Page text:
Plate presentation:
When we only had one week to go through all the basic cooking methods, the last thing I expected them to spend time on was presentation. But that’s what took up a whole lecture the first afternoon and that’s how our plates were critiqued every day – based on how they looked, not how they tasted. When you think about it from the professional cook’s point of view, it makes perfect sense. Customers eat with their eye. Few can tell if your dish is slightly under-seasoned or overdone, but everyone can tell if your grill marks are in the right place and if the food looks “gourmet" vs homey. When you realize that you can charge twice as much for the same dish in a restaurant if you make it look a little taller and place it on a plate with a wide rim, you start paying attention to this stuff. Of course, I don’t cook in a restaurant, so this stuff didn’t feel particularly interesting to me, but learning it didn't hurt. Here is what we learned about presentation:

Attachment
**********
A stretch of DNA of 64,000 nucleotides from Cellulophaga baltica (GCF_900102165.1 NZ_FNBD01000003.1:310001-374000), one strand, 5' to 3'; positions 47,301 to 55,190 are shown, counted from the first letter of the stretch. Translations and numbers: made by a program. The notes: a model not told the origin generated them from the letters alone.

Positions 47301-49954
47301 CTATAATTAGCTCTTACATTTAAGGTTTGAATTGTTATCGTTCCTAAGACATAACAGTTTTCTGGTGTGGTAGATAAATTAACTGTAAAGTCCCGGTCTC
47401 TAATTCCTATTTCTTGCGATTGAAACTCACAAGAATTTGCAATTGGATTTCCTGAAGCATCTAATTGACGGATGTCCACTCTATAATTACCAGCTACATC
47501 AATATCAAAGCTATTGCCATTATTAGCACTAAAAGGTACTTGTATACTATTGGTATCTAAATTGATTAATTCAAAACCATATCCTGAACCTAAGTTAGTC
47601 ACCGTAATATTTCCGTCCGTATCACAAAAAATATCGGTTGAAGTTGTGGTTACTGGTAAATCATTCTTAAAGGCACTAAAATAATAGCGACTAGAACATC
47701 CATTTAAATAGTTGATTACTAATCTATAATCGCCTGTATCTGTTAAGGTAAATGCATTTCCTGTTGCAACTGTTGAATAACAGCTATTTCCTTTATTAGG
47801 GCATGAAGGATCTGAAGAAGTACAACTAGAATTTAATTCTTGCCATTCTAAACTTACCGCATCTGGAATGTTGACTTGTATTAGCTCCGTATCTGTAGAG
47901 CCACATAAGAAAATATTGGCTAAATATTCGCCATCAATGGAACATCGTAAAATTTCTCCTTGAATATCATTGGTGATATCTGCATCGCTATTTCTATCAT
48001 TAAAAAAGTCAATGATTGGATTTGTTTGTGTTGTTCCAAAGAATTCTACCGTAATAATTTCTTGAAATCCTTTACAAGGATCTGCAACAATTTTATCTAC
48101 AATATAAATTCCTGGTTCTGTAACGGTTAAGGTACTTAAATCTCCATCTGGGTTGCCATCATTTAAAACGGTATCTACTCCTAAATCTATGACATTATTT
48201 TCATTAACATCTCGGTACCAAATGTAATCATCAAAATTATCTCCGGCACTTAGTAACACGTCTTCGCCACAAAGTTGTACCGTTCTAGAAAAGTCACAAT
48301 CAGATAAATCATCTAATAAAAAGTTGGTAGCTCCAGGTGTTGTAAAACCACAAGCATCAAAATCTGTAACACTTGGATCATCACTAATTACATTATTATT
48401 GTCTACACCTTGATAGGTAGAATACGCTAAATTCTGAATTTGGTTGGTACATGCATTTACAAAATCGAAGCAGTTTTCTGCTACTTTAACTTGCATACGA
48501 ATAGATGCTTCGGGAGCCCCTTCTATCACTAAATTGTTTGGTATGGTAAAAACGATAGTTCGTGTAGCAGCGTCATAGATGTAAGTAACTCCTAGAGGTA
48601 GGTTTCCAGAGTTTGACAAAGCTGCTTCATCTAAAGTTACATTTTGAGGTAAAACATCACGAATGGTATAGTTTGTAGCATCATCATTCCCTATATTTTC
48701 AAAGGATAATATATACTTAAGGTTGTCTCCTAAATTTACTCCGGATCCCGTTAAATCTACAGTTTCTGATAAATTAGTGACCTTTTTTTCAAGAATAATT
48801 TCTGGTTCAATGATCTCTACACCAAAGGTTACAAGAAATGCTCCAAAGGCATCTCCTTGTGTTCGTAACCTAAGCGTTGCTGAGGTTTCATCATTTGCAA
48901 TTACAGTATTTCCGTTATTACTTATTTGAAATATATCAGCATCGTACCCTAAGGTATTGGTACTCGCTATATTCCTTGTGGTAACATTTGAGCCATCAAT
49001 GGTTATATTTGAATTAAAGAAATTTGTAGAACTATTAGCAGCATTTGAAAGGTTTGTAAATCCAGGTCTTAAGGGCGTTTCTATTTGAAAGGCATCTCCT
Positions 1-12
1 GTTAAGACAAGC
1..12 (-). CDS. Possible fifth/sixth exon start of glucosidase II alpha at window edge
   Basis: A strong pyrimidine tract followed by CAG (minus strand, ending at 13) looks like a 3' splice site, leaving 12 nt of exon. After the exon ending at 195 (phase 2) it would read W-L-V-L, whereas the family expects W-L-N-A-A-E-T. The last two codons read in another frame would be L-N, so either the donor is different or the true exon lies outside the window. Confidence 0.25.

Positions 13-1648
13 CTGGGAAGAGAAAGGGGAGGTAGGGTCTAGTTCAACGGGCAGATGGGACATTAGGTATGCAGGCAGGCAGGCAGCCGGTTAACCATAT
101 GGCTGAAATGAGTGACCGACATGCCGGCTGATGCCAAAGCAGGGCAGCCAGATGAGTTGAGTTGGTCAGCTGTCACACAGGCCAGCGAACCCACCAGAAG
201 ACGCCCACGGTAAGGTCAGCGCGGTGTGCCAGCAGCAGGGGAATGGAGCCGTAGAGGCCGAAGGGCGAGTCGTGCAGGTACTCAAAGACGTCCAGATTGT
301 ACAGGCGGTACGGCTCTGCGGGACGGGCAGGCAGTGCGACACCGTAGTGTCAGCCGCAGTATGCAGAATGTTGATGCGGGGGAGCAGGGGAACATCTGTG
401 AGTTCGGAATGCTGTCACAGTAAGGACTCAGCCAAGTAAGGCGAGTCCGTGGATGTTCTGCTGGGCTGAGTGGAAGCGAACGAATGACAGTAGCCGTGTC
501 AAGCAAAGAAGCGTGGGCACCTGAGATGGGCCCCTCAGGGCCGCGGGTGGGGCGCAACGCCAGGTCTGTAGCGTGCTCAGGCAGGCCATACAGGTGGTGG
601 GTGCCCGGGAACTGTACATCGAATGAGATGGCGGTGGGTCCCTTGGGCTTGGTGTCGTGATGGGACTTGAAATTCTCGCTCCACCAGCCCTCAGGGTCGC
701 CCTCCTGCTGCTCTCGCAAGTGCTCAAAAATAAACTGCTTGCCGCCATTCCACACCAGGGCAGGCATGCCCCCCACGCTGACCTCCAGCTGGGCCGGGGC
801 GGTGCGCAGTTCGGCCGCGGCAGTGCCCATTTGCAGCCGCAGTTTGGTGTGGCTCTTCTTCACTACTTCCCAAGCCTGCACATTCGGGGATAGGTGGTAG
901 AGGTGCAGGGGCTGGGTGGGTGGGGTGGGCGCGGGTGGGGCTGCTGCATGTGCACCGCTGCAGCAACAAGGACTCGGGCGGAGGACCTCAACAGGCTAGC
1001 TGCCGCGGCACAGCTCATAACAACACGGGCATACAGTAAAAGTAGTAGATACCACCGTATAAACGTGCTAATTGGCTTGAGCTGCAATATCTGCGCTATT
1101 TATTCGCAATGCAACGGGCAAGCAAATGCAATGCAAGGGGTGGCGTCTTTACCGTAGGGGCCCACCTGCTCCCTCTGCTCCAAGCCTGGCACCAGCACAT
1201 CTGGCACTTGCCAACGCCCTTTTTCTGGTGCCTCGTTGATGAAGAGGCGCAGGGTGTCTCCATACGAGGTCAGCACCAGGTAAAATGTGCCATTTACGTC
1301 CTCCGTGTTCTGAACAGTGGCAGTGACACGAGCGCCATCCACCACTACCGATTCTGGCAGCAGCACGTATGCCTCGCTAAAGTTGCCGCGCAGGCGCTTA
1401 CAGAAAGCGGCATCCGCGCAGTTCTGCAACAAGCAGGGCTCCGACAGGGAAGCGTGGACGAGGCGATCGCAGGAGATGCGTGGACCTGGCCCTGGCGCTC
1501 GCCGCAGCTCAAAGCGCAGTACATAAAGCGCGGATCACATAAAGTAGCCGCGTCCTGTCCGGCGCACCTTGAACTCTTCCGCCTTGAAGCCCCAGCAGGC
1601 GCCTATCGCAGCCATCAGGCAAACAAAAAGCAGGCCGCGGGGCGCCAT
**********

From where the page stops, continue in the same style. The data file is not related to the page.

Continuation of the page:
• Don’t put your ingredients into different corners of a plate like a TV dinner.
• Create a central focus point (everything should overlap).
• Give your food some height, but not too much.
• Make sure all garnishes are edible (no rosemary or parsley sprigs).
• Use contrasting colors and textures.
• Nothing should touch the rim of the plate – the rim is like a frame of a painting.